Wednesday, September 28, 2016


PEACHPrunus Persica, Amygdalis Persica, Persica Vulgaris, etc.

Also known as: Too (Chinese and Japanese), Persian Apple

Parts used: bark, leaves, fruit, seeds, flower

Systems/organs affected: respiratory, digestive, kidneys, skin, immune, cardiovascular, eyes, liver, nervous system, colon

Properties: demulcent, sedative (flowers), expectorant, diuretic, anti-inflammatory, antioxidant, anti-diabetic/obesity, aperient, aphrodisiac, antimicrobial, anthelmintic, astringent, anti-fungal, emmenogogue (seed)

PEACH is a member of the Rosaceae family. It has oblong pointed leaves with indented margins. The leaves dangle in groups of two or more while the beautiful light pink flowers bloom. The fruit has a fuzzy yet smooth surface and is a combination of yellow, orange and red in color. The inside offers a delicate yellow color and a lovely sweet flavor that encompasses a hard seed. It comes in a few different varieties; free stone, semi-free stone and cling stone. The cling stone variety has the flesh clinging to the pit of the peach. The semi-free stone is a hybridized version of the free stone and the cling stone and the put comes away freely from the center of the peach once it is ripe. Free stone peach pits come away easily without any prying. The pit contains a seed that is used in the place of almonds for almond oil when necessary as their components are virtually identical. (Who knew????)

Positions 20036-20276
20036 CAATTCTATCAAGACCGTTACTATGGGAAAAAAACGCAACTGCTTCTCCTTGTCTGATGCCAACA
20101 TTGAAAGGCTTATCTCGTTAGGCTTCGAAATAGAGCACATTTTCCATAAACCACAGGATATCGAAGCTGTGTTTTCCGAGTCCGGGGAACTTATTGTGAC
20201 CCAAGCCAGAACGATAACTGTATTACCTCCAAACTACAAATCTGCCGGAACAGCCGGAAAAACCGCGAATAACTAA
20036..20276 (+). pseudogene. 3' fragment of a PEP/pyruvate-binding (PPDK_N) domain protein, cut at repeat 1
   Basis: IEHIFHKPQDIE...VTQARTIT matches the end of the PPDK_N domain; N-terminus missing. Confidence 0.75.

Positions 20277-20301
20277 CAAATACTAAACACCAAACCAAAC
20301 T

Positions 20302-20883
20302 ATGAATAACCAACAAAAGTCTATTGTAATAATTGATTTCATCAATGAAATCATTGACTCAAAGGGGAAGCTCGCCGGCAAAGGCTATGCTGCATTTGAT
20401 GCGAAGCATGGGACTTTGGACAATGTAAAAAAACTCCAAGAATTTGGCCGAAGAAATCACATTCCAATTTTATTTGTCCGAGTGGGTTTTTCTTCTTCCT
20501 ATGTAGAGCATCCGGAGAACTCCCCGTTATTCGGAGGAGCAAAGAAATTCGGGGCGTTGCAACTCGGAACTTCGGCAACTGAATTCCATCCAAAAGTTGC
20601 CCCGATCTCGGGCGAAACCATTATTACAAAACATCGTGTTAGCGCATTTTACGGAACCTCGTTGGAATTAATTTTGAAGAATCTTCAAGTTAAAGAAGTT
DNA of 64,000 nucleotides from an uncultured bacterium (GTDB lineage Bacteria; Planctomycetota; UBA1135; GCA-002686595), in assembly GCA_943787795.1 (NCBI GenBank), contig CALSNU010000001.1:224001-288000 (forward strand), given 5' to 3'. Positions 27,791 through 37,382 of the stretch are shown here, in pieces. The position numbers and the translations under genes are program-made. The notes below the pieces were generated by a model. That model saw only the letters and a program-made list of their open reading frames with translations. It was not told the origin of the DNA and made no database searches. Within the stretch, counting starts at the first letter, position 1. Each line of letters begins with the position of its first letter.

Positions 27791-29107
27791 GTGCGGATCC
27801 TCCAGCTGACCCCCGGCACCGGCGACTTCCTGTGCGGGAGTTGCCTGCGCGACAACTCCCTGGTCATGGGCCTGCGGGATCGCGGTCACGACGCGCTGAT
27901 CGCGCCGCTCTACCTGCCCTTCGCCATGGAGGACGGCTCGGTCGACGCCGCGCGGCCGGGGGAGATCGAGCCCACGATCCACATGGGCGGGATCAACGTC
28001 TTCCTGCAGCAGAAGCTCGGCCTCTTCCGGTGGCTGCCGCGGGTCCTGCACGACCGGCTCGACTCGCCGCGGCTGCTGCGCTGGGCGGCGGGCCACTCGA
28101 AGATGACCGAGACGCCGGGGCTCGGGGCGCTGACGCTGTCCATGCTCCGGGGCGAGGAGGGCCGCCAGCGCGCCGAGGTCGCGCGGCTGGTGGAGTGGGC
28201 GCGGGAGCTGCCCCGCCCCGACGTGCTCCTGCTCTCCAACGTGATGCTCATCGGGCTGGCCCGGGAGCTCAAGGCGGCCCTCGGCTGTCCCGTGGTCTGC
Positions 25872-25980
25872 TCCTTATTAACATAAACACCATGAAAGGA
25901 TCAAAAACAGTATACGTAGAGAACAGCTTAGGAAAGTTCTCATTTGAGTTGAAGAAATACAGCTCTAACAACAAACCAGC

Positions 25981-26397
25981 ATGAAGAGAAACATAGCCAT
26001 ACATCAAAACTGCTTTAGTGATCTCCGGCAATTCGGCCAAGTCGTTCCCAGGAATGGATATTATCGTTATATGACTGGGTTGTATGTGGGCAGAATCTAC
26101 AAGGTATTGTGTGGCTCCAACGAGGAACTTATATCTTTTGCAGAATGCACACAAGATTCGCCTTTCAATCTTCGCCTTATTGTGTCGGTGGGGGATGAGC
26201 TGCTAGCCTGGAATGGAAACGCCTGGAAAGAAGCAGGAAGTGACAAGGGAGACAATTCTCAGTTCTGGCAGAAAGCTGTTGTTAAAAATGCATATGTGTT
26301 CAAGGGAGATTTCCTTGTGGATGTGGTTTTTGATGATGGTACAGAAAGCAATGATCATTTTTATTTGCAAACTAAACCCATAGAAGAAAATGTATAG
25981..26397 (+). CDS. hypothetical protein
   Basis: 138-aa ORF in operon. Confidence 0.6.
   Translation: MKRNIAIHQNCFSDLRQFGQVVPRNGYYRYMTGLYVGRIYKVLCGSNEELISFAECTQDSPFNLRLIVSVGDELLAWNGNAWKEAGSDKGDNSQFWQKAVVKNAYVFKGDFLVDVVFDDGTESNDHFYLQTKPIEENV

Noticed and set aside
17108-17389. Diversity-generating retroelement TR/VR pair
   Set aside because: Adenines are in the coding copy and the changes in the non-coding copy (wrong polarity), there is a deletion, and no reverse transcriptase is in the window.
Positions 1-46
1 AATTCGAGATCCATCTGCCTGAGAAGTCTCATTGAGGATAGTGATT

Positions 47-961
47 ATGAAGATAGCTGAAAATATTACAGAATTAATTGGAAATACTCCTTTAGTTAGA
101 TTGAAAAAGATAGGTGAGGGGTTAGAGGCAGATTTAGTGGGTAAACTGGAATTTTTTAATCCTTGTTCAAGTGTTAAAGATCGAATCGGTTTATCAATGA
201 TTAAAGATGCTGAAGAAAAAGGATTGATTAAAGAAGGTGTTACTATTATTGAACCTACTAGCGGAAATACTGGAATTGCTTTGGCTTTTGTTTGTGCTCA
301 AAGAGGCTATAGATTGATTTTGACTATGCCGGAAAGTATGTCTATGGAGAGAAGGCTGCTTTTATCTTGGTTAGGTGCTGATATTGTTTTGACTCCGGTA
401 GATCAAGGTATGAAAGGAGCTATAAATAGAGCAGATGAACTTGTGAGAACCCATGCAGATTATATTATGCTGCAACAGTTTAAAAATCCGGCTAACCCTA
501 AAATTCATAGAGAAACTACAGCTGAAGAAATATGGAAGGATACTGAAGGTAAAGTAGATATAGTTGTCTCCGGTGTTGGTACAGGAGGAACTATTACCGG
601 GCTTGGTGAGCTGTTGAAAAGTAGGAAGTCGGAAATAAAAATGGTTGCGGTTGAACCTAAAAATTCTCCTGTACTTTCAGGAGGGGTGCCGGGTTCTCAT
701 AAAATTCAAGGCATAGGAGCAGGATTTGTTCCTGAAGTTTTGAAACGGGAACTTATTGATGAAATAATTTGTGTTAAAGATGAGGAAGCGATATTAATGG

The origins of the peach are unknown for sure but are believed to have come from China. Perhaps this is due to the writings of Confucius who spoke of the fruit tree around 5th century B.C. It is also found in Chinese art, especially on many of their vintage porcelain pieces. To the Asians the fruit represents long life, friendship, luck and protection. It was once referred to as the Persian apple by Alexander the Great who spoke of it in 392 B.C. to Theophrastus. The Romans brought it directly from Persia during Claudius reign (41-54 A.D.). The English didn’t start cultivating it until the early 16th century.

There are many ancient records that refer to the medicinal uses of the plant aside from it being a food. Peach leaves were used to get rid of worms, warts and to speed the healing of wounds. Culpeper used the dried leaves to stop hemorrhaging and an infusion of the leaves was used specifically for gastric issues as well as bronchitis and whooping cough. The infusion was also used to cleanse the kidneys. The bark was used for those things as well. The flowers were used for jaundice, general weakness and as a mild purgative (as a syrup and an infusion). The flower tincture was used to ease the pain of colic associated with kidney or bladder stones. Culpeper pulverized the seeds and boiled them in vinegar to make a thick paste that he used for patients with thinning hair or baldness. He also used the milk from the seeds to aid with sleep in the sickly. The oil from the seed he would apply to the temples for the same effect. The fruit itself was said to help ease ulcers and inflammation of the bowel, would help rid the body of toxins and assist in weight loss. Since peaches are easy to assimilate they are a great food for infants, small children and the elderly (who often suffer from digestive issues). Peach leaf extract has been found to be helpful for diarrhea, hepatitis, indigestion and dysentery.